Probate In Melbourne
In Melbourne, an appropriate person is afforded the authority, or “probate”, to administrate a deceased estate. The form of that probate varies depending on whether the deceased made a valid will before he or she died. When a testator leaves a valid will naming an executor to manage their estate, the executor can attain a Grant of Probate from the Probate Office of the Supreme Court of Victoria. If the deceased did not produce a valid will naming an executor, an eligible party can apply for Letters of Administration to be appointed as a personal representative of the estate, or “administrator”. This article explores the purpose of probate in Melbourne with particular focus on the types of probate grants available to executors and administrators.
What is probate in Melbourne?
Corresponding to the provisions of the Administration and Probate Act 1985, the Supreme Court of Victoria issues a probate grant to a nominated executor or appropriate administrator. The grant, which is a document, authorises the personal representative to act on behalf of the deceased estate in all administrative and financial matters, and to defend the estate from legal challenge and contest. The grant also validates and affirms the instructions contained in the will with regard to the distribution of the estate.
Once the court awards a probate grant to a personal representative, he or she can begin to wind up the deceased estate in Melbourne. The document allows the executor or administrator to “call in and collect” the deceased’s assets, through:
- The sale of any real estate;
- The sale of investments eg. shares;
- The transfer of bank accounts to the executor as trustee of the deceased estate; and
- The sale of personal belongings.
Is it compulsory to apply for probate in Melbourne?
It is appropriate to apply to the Supreme Court of Victoria for probate if the deceased was a resident or owned real estate within the state. Some banks and government departments require the presentation of a probate grant before they will cooperate with a personal representative and release funds into the deceased estate. Many banks in Melbourne will release minor amounts of money without a probate grant if the executor or administrator agrees to indemnify them against any future liability.
Some personal representatives choose not to apply for a probate grant because there is little prospect of anyone disputing the will, and the estate is on the smaller side. This is often the case if the primary assets of a deceased are the family home held in joint tenancy with a spouse. In that instance, the right of survivorship will transfer the whole of the property to the surviving spouse, and the property never forms part of the deceased estate.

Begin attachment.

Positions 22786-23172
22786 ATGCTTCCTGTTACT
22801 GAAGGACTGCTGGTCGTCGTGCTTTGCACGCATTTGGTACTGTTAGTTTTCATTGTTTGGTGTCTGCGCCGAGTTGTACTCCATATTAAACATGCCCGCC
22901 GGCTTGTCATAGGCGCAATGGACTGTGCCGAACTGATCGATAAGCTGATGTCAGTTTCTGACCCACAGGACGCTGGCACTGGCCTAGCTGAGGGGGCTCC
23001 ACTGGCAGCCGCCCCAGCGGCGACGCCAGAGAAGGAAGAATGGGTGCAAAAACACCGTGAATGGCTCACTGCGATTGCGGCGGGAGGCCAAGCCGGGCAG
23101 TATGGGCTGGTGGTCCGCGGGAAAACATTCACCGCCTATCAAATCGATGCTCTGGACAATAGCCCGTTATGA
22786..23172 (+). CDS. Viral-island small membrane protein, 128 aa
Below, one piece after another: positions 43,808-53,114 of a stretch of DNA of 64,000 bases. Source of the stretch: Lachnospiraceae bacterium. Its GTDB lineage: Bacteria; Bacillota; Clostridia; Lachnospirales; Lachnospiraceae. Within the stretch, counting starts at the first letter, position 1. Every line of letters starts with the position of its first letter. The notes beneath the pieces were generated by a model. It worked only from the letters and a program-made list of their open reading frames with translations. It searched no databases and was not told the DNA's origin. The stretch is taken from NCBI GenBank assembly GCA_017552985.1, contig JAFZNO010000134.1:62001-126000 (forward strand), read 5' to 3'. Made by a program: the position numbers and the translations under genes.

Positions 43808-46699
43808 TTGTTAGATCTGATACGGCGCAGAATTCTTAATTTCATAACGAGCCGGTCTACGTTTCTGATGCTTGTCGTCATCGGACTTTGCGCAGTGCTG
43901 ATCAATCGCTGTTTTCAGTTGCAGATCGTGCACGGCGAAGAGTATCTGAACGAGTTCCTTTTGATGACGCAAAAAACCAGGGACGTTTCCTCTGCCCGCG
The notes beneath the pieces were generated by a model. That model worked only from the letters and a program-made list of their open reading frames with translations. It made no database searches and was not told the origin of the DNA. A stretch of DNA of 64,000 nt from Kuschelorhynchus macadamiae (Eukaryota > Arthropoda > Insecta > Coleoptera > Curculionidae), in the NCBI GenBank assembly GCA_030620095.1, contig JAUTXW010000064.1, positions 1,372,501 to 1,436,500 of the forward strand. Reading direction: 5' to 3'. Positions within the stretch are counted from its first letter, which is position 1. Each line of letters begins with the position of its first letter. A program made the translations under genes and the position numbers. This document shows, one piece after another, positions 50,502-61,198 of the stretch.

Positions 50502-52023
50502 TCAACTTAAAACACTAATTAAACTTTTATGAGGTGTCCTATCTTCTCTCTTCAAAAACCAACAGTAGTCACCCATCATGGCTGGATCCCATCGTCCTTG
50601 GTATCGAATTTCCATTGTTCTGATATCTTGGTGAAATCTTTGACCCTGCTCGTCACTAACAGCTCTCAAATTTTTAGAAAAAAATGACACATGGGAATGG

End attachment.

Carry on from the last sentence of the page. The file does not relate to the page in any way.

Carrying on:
Even if probate is not strictly required, it can be prudent for a personal representative to obtain a grant of probate to avoid personal liability. Anyone who interferes in the administration of a deceased estate without the authorisation of the court can be held personally responsible for any financial loss.
Types of probate
In Melbourne, an applicant applies for a different probate grant depending on the testamentary circumstances of the deceased. The Supreme Court will prove a valid will and affirm the appointment of an executor with a Grant of Probate, or grant an eligible administrator Letters of Administration or Letters of Administration With The Will Annexed, depending on whether the deceased died with a will or was intestate.
Eligibility to apply for probate in Melbourne
An executor named in the testator’s last will may apply for a Grant of Probate. A potential beneficiary of the estate can apply for Letters of Administration with the Will Annexed if the deceased made a will but neglected to choose an executor, or the chosen executor/s renounces the appointment, predeceases the testator, or is unable to make the application. Alternatively, an administrator of an intestate estate may apply for a Grant of Letters of Administration. When there are competing applications for Letters of Administration, the court will give preference to either the deceased’s next of kin or the principal beneficiary of the estate.
Applying for probate in Melbourne
An applicant for probate in Melbourne must follow certain steps before filing with the Probate Office. This includes drafting an application and preparing affidavits (in support, listing assets and liabilities, proof of publication and searches). Generally, the court will grant probate within 4-6 weeks unless there are objections to the application or requisitions for further information.
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